RELATED: The Boston Marathon Will Never Be The Same

It’s been one year since that day on Boylston Street, a location that has now left a permanent mark in the heart of runners worldwide. I still remember all the emotional jolts I felt for the weeks and months following. I knew it was real when I watched senior editor Mario Fraioli’s eyes well up as he told us he skipped out on covering the event for the first time in years for his honeymoon. I knew it hurt when I stumbled through editor-in-chief Brian Metzler’s intense blog on how the day’s horrific events left all staff on lockdown for hours. I knew it changed the face of my sport when I sat and stared at a blank screen for two hours—the only time running left me feeling too jostled for words, when normally running brings clarity. I watched Shalane Flanagan cross the line earlier that morning—and I stared at CNN as the finish line blew up later that afternoon.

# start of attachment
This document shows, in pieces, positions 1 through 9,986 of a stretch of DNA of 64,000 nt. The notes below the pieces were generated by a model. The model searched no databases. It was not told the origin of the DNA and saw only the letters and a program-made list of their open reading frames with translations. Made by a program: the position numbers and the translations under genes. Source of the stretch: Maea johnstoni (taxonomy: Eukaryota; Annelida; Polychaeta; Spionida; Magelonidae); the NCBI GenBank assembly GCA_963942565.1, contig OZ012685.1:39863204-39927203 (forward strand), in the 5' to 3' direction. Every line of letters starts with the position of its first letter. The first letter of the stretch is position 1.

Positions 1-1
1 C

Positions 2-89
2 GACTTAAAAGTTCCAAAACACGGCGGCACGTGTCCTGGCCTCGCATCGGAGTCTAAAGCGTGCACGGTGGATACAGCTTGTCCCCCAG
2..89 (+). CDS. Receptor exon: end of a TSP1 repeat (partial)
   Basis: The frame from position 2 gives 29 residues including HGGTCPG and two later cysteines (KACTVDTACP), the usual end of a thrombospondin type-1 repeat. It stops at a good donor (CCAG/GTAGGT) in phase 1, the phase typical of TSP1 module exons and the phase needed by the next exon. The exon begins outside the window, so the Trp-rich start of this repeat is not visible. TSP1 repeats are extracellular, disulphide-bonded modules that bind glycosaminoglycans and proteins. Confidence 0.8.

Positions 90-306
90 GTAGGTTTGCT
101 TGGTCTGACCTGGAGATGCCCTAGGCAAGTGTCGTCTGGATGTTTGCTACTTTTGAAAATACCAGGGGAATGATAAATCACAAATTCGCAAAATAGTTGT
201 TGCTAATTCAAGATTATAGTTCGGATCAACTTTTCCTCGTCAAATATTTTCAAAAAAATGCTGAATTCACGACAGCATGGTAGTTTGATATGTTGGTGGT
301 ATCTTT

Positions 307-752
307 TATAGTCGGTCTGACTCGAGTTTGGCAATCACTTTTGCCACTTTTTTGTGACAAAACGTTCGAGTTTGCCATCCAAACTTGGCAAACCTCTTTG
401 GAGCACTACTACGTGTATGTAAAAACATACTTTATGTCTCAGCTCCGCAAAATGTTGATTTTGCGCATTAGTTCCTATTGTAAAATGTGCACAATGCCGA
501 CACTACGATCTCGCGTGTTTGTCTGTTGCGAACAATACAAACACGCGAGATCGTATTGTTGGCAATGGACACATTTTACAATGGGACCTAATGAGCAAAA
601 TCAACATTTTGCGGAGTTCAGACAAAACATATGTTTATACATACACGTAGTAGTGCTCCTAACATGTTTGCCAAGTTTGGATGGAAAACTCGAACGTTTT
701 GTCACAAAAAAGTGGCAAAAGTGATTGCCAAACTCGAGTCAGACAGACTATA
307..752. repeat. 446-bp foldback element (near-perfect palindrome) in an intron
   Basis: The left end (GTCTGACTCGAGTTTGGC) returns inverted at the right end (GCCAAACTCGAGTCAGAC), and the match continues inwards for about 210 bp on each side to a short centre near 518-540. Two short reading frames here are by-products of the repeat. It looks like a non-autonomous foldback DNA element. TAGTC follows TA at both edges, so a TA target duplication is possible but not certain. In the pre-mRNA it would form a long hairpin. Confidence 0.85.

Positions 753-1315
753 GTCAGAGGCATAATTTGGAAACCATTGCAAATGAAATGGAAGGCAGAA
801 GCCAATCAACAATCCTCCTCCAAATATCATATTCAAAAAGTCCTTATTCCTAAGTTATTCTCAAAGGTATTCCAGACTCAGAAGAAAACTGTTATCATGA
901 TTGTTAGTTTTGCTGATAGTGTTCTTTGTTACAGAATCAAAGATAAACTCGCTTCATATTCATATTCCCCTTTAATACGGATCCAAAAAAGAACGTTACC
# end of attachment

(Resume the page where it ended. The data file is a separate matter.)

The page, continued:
However, as I re-read the feature after reaching for the tissues, I was reminded of a few other moments that are sure to stand out and speak louder than the negative aftermath of April 15, 2013. I watched my little sister run her way to the BQ performance in January; she will be toeing the line at the 2015 event. I remember reading clusters of blogs and the personal accounts regarding April 15—with the common theme of “You will not take our sport.” The influx of Boston Marathon interest spread to all corners of the country, including San Diego—even friends who initially cocked their heads at why I was so hurt by the terrorist attacks were boasting blue and yellow spirit, ready to earn a BQ, knowing it meant something more now. I remember those people, the ones who have never even ran a step in their life, but they embrace the healing process and acknowledge that running is a special way toward healing, closure, and moving on. Sometimes, it is the only way. And I watch and re-watch the first episode of the Kenya Project—not only for the epic African countryside and spectacular coverage of Desi Linden’s Boston training in Iten, but also for the spirit behind her words and the pure happiness behind the smiles of our video producer Steve Godwin and photo editor Scott Draper. They truly captured the spirit of Boston on the other side of the world.